Dan Luo, a Cornell University professor of biological and environmental engineering, and Edwin Kan, professor of electrical and computer engineering, have collaborated on a handheld pathogen detector that could someday give health care workers in the developing world speedy results in the field when identifying such pathogens as tuberculosis, chlamydia, gonorrhea and HIV. The work is supported by the Bill & Melinda Gates Foundation as part of the Grand Challenge program to develop “point-of-care diagnostics” for developing countries.
Luo has devised a novel method of detecting harmful pathogens by essentially “amplifying” pathogen DNA. With just a single strand of pathogen DNA, special double Y shaped DNA strands can be formed that will quickly polymerize and create clumps that are easily detectable. Kan has developed the detector part of the system, which measures the mass and charge of the polymerized Y-DNA. The chip is based on the popular and inexpensive CMOS technology found commonly in electronic devices, which gives the device the ability to be easily integrated into a cellphone or small computer.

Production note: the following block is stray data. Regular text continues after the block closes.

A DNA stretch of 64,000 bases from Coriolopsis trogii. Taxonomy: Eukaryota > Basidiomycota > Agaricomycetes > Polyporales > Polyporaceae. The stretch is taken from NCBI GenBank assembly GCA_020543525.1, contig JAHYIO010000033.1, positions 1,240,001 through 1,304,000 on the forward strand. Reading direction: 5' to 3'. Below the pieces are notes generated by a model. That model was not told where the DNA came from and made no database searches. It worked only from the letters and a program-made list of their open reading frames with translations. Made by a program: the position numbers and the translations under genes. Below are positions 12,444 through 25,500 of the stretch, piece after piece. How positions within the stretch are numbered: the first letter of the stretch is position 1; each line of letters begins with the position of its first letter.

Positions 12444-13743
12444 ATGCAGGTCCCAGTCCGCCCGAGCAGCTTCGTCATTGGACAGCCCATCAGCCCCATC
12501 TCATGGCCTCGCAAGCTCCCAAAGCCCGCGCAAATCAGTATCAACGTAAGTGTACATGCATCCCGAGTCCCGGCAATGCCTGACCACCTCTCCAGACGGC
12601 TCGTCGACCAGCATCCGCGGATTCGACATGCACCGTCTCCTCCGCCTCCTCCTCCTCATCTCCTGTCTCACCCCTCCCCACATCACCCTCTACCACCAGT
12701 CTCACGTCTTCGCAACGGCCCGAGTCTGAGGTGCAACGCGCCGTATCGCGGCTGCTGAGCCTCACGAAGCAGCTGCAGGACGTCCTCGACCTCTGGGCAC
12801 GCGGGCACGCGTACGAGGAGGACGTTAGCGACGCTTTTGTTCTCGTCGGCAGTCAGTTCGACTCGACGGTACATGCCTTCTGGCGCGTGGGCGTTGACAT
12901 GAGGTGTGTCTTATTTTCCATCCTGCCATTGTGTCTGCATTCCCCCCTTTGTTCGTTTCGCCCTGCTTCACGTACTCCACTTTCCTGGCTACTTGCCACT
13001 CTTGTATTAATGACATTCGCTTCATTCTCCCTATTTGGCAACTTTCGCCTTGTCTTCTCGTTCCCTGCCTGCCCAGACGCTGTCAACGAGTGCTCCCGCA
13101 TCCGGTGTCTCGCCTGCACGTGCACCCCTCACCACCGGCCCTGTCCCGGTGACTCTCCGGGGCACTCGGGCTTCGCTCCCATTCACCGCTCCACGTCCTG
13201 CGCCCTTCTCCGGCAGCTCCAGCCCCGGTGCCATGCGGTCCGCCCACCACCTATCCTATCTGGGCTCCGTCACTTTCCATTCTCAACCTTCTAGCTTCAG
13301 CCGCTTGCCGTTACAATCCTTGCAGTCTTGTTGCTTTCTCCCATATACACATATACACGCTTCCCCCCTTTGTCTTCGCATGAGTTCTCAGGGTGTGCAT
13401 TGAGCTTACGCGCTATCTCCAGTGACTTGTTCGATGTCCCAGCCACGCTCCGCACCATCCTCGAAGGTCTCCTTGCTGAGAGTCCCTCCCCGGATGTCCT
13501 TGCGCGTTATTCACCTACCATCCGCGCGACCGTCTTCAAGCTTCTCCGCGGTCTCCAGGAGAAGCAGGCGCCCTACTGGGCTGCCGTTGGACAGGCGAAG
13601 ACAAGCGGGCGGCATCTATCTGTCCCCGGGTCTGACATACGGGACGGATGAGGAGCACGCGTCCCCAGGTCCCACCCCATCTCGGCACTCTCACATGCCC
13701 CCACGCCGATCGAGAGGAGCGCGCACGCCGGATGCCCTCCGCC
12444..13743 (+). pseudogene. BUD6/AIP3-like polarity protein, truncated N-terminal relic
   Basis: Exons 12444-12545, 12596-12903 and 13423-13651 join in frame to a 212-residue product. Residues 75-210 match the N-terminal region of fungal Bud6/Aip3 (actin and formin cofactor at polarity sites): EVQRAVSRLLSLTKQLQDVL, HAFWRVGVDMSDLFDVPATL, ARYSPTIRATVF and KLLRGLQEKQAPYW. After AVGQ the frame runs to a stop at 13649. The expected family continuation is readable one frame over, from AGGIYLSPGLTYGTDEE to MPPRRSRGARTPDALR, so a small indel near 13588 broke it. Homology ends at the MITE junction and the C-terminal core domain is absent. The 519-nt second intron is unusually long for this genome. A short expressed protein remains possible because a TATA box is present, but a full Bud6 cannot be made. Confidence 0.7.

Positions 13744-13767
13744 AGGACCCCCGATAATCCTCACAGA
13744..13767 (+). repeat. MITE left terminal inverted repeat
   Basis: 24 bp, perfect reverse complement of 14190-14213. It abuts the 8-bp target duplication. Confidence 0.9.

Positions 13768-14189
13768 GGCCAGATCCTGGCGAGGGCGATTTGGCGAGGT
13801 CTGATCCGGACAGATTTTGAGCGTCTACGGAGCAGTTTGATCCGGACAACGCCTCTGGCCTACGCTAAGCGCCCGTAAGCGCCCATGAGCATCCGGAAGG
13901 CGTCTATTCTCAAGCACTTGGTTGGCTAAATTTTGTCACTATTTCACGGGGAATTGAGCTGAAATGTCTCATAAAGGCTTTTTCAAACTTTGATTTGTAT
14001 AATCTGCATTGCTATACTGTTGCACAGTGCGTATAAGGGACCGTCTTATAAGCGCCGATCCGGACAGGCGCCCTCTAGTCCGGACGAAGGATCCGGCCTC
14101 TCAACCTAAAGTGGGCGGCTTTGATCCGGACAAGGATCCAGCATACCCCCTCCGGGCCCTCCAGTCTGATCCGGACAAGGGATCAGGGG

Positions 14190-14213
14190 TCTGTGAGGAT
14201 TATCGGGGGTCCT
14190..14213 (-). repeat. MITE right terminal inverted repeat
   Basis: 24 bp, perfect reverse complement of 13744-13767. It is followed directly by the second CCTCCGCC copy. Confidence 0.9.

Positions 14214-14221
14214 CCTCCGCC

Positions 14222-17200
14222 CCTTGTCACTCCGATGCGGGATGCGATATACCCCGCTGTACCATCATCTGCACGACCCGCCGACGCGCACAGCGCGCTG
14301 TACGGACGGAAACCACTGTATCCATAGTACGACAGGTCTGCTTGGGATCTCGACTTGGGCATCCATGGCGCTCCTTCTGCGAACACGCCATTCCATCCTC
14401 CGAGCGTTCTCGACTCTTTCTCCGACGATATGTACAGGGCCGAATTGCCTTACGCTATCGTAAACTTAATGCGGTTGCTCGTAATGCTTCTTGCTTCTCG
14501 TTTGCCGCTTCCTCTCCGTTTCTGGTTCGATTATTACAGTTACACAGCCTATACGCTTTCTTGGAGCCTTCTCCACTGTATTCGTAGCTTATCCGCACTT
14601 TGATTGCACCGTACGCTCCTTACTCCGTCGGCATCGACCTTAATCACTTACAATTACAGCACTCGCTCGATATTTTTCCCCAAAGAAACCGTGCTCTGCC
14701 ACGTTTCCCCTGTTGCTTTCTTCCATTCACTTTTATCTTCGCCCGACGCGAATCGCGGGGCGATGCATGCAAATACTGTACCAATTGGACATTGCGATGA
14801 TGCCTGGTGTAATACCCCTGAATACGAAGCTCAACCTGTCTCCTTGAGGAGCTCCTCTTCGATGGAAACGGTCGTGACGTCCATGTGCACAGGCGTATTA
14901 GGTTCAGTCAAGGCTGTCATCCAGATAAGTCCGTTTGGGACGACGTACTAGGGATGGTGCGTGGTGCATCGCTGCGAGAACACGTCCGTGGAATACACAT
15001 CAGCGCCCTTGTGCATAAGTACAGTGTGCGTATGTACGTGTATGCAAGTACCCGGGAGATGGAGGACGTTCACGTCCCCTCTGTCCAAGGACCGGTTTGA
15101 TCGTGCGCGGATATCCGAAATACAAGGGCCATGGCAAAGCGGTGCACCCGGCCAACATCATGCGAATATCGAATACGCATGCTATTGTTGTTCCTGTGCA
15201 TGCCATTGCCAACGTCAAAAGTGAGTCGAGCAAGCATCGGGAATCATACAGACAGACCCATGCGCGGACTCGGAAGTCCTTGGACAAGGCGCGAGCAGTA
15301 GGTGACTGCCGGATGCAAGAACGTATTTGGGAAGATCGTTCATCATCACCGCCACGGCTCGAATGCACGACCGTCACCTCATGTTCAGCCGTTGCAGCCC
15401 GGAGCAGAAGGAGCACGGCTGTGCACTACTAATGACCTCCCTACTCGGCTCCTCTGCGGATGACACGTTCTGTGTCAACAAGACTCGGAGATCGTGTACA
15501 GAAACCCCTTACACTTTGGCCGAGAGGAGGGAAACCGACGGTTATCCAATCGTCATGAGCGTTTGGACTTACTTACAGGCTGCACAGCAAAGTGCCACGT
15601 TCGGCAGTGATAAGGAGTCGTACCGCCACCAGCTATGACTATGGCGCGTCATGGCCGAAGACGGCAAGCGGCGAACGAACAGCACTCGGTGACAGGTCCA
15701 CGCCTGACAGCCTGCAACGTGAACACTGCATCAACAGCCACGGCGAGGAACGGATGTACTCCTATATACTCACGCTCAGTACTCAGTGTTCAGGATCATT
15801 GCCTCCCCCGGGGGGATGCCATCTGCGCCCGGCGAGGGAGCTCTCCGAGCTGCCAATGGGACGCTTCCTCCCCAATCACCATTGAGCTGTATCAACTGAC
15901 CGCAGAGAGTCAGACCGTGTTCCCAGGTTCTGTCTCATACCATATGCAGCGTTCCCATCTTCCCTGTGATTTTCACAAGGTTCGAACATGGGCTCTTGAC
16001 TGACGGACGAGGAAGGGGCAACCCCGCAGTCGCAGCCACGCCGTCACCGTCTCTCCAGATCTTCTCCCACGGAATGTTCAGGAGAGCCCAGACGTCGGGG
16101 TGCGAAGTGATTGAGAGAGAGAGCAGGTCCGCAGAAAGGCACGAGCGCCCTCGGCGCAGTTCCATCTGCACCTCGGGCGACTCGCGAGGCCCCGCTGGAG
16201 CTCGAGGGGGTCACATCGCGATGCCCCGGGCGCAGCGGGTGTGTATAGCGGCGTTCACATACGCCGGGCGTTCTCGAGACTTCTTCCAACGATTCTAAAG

Together, the handheld device is extremely low-cost, usable under harsh field conditions, and will be able to report results in about only 30 minutes.
Article from Cornell University: Portable Device Will Quickly Detect Pathogens in Developing Countries…